2020 – The Bubble Western Conference finals

Everyone can remember this one, Denver found themselves down 3-1 against the Utah Jazz in the first round before turning it around and winning the series in 7 games. They then repeated the same pattern against the Los Angeles Clippers and won the Western Conference Semifinals in game 7 after falling down 3-1 in that series as well. This set up a matchup with the Lakers in the Western Conference Finals, the third time the two teams met for an opportunity to go to the NBA Finals. The Lakers were at their absolute strongest and arguably benefitted from the bubble more than any team given the aging LeBron and oft injured Davis had about 5 months of rest before the playoffs.

The Nuggets lost the series in 5 games, largely due to the play of none other than Dwight Howard who was a consistent pest for Jokic, but it was Game 2 that was the most painful. Playing back and forth all night the game came down to the wire, the Nuggets clung to a 103-102 lead with 2 seconds left. Mason Plumlee inexplicably left Davis on an inbound play which got him a clean look for three at the buzzer…and he buried it. Denver bounced back to win game 3 but lost games 4 & 5. The Lakers went on to play a Heat team that wasn’t all that different from the Heat that the Nuggets beat in the finals in 2023. If Plumlee keeps with his man and the Nuggets win game 2 who knows what happens and whether Jokic and company would have two rings now instead of one.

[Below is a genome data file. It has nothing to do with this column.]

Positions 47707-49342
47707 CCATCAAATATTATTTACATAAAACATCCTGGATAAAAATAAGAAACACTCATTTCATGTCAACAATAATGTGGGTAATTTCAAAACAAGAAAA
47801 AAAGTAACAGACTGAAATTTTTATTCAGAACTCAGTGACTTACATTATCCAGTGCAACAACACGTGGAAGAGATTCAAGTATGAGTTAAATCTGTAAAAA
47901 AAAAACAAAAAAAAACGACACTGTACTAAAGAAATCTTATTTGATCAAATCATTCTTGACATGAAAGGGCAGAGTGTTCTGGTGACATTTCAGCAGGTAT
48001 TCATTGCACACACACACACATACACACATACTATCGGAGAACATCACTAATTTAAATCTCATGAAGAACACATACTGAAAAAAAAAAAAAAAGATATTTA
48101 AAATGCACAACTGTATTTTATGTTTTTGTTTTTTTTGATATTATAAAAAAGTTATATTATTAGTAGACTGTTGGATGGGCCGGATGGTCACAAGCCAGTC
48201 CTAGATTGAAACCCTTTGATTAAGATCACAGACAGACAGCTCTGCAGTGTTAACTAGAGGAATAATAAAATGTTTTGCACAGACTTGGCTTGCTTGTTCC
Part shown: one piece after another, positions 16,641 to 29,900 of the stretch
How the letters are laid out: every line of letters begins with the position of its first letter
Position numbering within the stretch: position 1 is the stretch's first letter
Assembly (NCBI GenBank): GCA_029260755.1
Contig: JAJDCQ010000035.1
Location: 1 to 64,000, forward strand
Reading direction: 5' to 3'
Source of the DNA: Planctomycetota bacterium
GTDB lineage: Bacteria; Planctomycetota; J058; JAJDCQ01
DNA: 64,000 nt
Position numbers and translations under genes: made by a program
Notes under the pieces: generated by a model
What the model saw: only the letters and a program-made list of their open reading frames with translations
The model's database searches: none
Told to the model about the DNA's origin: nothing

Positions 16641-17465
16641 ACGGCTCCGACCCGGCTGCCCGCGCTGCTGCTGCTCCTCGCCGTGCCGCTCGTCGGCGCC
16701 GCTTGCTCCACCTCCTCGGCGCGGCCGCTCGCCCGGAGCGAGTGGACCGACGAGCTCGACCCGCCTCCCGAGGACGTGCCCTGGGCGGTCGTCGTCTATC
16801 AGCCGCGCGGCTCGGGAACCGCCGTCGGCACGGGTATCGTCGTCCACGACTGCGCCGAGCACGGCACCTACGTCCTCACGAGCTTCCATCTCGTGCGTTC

2012 – The 7th seeded Nuggets push the Lakers to the brink in the 1st round

Eight years before the Nuggets incredible bubble run they had a chance to come back from 3-1 on an LA team as well, only instead of the Clippers it was the Lakers. The post Carmelo Anthony Nuggets found their stride during that lockout shortened season, winning 38 games and earning a 7th seed and a first round date with the Lakers. Denver had faced LA 5 times previously in the postseason, all losses. It was actually not Kobe Bryant or Pau Gasol that set the tone early in the series but actually Andrew Bynum whose dominant rim protection garnered him 10 blocks and a triple-double in game 1 and made the Nuggets think twice about crashing the lane for the rest of the series. Outside of a game 3 blowout for the Nuggets, the first four games of the series were all Lakers with a blowout in game 1, a double digit lead in the 4th quarter of game 2 and a Denver collapse in the final minute of game 4. It seemed very much like the Nuggets would be summarily dispatched by LA once again.